Some days I seriously have to wonder about the effects of excess pop culture on my aging brain. The other morning I woke with a song from Mary Poppins in my head, and as I struggled to re-enter the workaday world, I found myself obsessing on some of the lyrics.
The song was the Sherman Brothers’ (no relation) “It’s A Jolly Holiday with Mary,” a duet sung between Julie Andrews’ eponymous magical nanny and Dick Van Dyke’s unbelievably accented chimney sweep Bert. In it, the two characters sing each other’s praises and at one point in the number Mary gives the following thumbs up to Bert:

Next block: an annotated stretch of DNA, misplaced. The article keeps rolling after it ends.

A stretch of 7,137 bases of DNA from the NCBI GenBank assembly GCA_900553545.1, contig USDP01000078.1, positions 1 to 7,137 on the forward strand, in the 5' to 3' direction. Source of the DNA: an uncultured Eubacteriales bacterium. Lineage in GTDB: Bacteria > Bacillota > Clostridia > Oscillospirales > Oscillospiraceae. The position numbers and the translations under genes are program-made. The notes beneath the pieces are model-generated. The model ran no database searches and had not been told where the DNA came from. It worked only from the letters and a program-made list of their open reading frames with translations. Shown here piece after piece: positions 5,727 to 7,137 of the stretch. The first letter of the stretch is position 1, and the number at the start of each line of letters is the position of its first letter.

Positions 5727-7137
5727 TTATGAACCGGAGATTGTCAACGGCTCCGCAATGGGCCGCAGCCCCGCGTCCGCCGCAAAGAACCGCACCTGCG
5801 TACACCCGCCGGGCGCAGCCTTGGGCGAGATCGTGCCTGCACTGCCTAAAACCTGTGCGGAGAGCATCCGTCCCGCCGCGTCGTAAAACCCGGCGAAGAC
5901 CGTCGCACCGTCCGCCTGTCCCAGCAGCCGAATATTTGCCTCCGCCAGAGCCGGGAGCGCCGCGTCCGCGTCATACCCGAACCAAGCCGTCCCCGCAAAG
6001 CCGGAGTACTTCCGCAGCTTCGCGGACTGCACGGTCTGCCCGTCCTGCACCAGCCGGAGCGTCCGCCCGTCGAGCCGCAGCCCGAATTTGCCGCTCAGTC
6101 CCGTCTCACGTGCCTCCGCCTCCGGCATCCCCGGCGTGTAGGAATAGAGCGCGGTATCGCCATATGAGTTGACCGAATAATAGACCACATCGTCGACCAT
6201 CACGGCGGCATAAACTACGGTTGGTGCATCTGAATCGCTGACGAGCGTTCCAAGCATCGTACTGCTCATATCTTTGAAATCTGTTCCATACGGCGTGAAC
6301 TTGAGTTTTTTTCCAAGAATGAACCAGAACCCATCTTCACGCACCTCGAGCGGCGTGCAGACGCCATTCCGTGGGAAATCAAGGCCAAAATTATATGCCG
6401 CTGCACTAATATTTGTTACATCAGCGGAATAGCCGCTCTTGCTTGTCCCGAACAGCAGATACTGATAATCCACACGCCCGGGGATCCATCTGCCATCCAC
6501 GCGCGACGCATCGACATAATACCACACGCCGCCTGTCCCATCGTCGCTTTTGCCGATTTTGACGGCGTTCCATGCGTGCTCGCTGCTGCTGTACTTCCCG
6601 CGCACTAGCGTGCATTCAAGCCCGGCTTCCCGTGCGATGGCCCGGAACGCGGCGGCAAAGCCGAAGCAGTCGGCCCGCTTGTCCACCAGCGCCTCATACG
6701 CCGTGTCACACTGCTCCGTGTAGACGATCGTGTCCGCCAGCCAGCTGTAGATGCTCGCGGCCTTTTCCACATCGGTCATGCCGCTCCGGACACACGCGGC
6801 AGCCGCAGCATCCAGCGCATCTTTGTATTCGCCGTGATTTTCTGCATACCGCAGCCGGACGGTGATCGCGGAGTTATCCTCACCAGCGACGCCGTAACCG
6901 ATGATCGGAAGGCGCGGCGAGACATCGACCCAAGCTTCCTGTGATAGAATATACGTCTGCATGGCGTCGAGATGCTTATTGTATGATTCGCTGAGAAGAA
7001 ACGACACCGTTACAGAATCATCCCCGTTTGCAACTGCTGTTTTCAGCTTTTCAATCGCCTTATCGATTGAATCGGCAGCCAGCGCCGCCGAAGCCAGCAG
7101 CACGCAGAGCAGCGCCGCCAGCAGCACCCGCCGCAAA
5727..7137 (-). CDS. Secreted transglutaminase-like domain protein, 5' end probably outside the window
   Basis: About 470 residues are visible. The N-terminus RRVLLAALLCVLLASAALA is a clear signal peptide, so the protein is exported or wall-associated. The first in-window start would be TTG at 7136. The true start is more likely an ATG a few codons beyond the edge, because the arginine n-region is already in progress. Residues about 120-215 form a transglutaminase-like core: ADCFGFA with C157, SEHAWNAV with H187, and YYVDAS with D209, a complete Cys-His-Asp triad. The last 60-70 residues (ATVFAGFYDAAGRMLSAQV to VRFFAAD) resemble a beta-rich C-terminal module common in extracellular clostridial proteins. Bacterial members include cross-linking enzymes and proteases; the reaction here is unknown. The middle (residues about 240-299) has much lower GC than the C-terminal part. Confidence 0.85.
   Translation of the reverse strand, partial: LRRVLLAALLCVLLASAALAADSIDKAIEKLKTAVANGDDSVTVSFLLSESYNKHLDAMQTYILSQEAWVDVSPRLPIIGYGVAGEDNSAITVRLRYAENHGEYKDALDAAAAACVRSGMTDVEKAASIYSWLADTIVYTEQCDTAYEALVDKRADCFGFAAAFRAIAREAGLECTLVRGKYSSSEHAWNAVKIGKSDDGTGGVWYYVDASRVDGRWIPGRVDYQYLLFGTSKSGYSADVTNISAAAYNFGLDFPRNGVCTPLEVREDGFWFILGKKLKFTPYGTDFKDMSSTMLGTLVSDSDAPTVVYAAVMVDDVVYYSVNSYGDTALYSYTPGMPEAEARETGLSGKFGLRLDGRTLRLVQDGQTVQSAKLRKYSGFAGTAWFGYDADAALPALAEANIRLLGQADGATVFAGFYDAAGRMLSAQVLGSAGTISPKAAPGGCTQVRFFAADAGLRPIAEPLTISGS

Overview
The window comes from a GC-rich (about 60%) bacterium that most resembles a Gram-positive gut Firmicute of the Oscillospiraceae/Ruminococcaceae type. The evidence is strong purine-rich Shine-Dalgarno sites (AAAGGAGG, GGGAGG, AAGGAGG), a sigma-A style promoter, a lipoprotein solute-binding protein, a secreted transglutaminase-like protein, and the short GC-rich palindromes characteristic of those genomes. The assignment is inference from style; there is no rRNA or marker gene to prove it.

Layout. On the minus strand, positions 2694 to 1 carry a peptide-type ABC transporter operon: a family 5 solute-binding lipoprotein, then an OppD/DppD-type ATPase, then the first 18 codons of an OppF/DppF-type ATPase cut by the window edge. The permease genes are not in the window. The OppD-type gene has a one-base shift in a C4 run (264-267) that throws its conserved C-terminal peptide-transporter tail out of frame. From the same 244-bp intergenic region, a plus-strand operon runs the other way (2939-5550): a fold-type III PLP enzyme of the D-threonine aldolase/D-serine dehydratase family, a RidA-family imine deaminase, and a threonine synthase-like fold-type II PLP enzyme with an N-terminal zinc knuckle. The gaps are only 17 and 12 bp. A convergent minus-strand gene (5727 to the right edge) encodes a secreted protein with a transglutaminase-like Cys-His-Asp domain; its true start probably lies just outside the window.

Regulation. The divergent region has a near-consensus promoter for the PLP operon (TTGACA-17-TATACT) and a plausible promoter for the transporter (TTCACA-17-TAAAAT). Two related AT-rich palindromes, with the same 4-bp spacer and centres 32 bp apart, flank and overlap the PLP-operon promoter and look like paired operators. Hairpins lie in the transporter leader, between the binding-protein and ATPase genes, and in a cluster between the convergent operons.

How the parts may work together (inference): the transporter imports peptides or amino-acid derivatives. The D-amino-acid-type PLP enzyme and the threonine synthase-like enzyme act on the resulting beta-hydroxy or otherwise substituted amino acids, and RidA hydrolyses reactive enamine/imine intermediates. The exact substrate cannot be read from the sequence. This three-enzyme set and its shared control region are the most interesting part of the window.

”It’s a jolly holiday with you, Bert;
Gentlemen like you are few.
Though you’re just a diamond in the rough, Bert,
Underneath your blood is blue.
You’d never think of pressing your ad-van-tage;
Forbearance is the hallmark of your creed.
A lady needn’t fear, when you are near;
Your sweet gentility is crystal clear . . .”
Okay, let me get this straight: in a G-rated movie musical, Mary Poppins is telling us what a swell guy this cockney sweep is simply because he isn’t a rapist. Way to lower the bar, Mar’! I know that it could be a hard-knock life (to quote another musical) in Edwardian England, but that’s a bit severe, innit? Makes me wanna pull out the movie’s soundtrack to see what other grim messages are embedded in this beloved children’s classic.
So what’s that “Feed the Birds” song really about, anyway?